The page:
With over 40 units already pre-sold, the company is set to begin production in January at a rate of two units per week. Pricing for the X132 Hellcat is set at $45,000 through February 29, 2012. The price will rise to $49,500 on March 1, 2012. Orders may be placed online at www.workandcycle.com.

For the past the 21 years, Confederate Motors, Inc. has designed and crafted uncompromised heirloom motorcycles for the motoring purist. For more information, please visit www.confederate.com.


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  • 19 Comments
      Hazdaz
      • 3 Years Ago
      Absolutely love their designs. Crazy amount of money for a bike, but the designs are totally killer.
      lorenzo
      • 3 Years Ago
      starting to look a little over-worked with all the holes punched everywhere....nice stuff, but geezze take it easy.....
      tony
      • 3 Years Ago
      F this racist company and their shitty name.
      Moosetang
      • 3 Years Ago
      Very cool bike. Still not very cool company name.
        Adam Waltering
        • 3 Years Ago
        @Moosetang
        The only reason I don't like the name is that, I once saw an interview with the owner (or one of them) and he sounded like a total yuppie. Nothing like the image the company is putting forth. That's marketing.
      • 3 Years Ago
      [blocked]
        Jason Allen
        • 3 Years Ago
        I've never understood why southerners are so proud of their loser ancestors. THEY EFFING LOST! THEY ARE UNQUALIFIED LOSERS! Again, I say to them losers, wake up! They were losers, losers are bad, mkay?
          Mchicha
          • 3 Years Ago
          @Jason Allen
          Dude, their girls are good though
        • 3 Years Ago
        [blocked]
      Lachmund
      • 3 Years Ago
      what a beast
      SpikedLemon
      • 3 Years Ago
      Looks far too much like any other Hellcat with stuff bolted onto it.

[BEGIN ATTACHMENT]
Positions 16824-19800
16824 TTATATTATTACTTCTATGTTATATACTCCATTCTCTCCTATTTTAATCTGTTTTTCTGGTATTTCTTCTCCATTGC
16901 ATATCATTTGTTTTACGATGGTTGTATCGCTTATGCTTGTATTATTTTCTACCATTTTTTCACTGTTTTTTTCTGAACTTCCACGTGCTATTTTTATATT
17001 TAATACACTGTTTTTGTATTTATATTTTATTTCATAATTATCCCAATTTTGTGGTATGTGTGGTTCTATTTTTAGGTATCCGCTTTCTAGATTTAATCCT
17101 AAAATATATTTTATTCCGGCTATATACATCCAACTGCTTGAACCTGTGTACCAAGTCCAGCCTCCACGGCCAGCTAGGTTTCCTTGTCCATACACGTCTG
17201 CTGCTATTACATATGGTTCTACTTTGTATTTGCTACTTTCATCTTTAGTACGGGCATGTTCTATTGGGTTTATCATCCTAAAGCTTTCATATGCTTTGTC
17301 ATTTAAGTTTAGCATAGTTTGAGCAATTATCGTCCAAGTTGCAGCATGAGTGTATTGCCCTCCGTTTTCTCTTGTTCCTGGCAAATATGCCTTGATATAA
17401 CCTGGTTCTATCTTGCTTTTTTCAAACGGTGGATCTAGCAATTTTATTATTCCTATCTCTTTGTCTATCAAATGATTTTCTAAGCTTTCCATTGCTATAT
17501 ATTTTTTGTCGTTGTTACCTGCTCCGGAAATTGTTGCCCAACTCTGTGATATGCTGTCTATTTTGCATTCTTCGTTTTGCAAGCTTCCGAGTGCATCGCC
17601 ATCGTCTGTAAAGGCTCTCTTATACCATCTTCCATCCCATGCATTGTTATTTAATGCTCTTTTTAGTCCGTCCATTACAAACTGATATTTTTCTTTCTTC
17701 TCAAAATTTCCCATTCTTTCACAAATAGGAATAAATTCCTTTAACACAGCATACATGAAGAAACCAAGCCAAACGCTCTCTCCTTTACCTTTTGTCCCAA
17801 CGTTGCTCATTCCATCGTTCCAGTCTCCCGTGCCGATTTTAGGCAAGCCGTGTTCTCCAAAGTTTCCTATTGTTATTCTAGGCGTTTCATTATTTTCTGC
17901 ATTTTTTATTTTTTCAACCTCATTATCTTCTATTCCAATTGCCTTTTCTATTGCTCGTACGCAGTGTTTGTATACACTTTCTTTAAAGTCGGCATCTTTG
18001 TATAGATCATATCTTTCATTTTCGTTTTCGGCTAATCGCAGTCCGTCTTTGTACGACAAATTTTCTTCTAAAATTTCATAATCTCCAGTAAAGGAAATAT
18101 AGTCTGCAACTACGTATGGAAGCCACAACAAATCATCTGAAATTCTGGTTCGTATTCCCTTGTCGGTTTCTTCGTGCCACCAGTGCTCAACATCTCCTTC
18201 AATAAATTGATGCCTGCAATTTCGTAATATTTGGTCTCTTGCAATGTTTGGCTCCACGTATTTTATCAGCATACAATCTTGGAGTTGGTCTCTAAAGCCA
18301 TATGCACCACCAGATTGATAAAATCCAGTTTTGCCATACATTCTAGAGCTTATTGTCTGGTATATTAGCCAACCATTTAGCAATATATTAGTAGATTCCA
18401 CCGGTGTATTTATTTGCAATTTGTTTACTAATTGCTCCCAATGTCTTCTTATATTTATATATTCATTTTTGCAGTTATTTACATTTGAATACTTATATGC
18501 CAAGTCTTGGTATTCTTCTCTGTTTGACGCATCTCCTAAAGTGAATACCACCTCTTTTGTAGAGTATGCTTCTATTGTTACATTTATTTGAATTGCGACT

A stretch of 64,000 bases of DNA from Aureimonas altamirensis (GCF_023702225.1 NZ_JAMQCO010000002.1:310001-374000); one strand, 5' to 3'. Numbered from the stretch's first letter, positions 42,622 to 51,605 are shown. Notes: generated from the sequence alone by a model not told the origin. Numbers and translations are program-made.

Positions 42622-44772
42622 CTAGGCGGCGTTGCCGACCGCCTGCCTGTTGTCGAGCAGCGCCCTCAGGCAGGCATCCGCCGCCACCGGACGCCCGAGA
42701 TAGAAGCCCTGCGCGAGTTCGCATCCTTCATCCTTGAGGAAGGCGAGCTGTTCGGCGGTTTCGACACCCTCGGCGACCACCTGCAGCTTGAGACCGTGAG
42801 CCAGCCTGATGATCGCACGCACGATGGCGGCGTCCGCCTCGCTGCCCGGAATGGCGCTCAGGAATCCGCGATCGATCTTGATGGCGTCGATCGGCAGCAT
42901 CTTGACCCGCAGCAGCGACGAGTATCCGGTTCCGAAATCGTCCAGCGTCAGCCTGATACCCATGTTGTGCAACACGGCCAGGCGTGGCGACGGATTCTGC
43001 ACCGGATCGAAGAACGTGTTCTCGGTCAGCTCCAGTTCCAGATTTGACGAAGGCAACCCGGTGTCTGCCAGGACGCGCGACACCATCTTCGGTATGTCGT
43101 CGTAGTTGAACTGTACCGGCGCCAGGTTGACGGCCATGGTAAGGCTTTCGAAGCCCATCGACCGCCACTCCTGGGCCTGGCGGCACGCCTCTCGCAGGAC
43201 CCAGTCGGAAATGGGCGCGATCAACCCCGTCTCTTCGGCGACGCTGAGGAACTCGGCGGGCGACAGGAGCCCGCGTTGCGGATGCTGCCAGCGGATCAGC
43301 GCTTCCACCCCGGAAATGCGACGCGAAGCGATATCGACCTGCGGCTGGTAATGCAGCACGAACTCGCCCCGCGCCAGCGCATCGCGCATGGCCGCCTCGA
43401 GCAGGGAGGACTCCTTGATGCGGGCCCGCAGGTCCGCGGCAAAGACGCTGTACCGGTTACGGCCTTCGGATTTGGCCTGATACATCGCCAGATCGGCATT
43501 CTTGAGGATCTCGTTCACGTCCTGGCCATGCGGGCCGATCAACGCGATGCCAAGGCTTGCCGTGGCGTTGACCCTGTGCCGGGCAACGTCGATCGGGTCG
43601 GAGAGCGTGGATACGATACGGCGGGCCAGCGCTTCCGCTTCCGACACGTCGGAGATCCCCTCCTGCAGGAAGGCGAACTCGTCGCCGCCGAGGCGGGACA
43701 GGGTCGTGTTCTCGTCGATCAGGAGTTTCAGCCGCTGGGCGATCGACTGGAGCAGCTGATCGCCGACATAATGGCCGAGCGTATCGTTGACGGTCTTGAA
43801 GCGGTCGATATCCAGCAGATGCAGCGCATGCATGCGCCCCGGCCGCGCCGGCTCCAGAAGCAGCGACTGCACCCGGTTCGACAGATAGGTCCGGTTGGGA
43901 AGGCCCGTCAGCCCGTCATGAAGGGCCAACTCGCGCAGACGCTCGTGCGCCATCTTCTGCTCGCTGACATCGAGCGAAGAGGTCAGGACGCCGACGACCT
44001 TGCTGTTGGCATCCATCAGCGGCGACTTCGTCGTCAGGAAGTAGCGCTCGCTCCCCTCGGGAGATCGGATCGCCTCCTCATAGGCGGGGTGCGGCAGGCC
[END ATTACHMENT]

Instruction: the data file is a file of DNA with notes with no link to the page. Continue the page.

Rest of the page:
• 3 Years Ago
      [blocked]
      Xedicon
      • 3 Years Ago
      Looks great, but some parts look incomplete, at least in terms of finish. Are these pics of a prototype? I'd be way pissed to spend 50k on a bike with an exhaust that has such ugly welding lines, and the casing just above the exhaust in the front doesn't have anywhere near the same level of finish as the rest of the bike. I do love that rear swing arm though - very cool!
      50merc
      • 3 Years Ago
      bikes without tail sections look weird.
      Redline
      • 3 Years Ago
      That is a nice looking bike! Love the engine as well.
      leunamme
      • 3 Years Ago
      It's a cool bike for sure, and definitely different...I respect it... but I don't like the mix of curves and lines. The gas tank is sleek and organic, as are the fenders, but the rear suspension swing arm, the plexiglass cover on the engine block are very linear, no curve at all. The muffler has exposed welds and is a mix of linear sheet metal at the front and curves to the back. It looks a bit like a jumble of parts were taken off the shelf and whatever they couldn't find was fabricated...granted, I understand that's how most customs are, but it doesn't look coherent here. All that being said, I'd love to take it for a spin.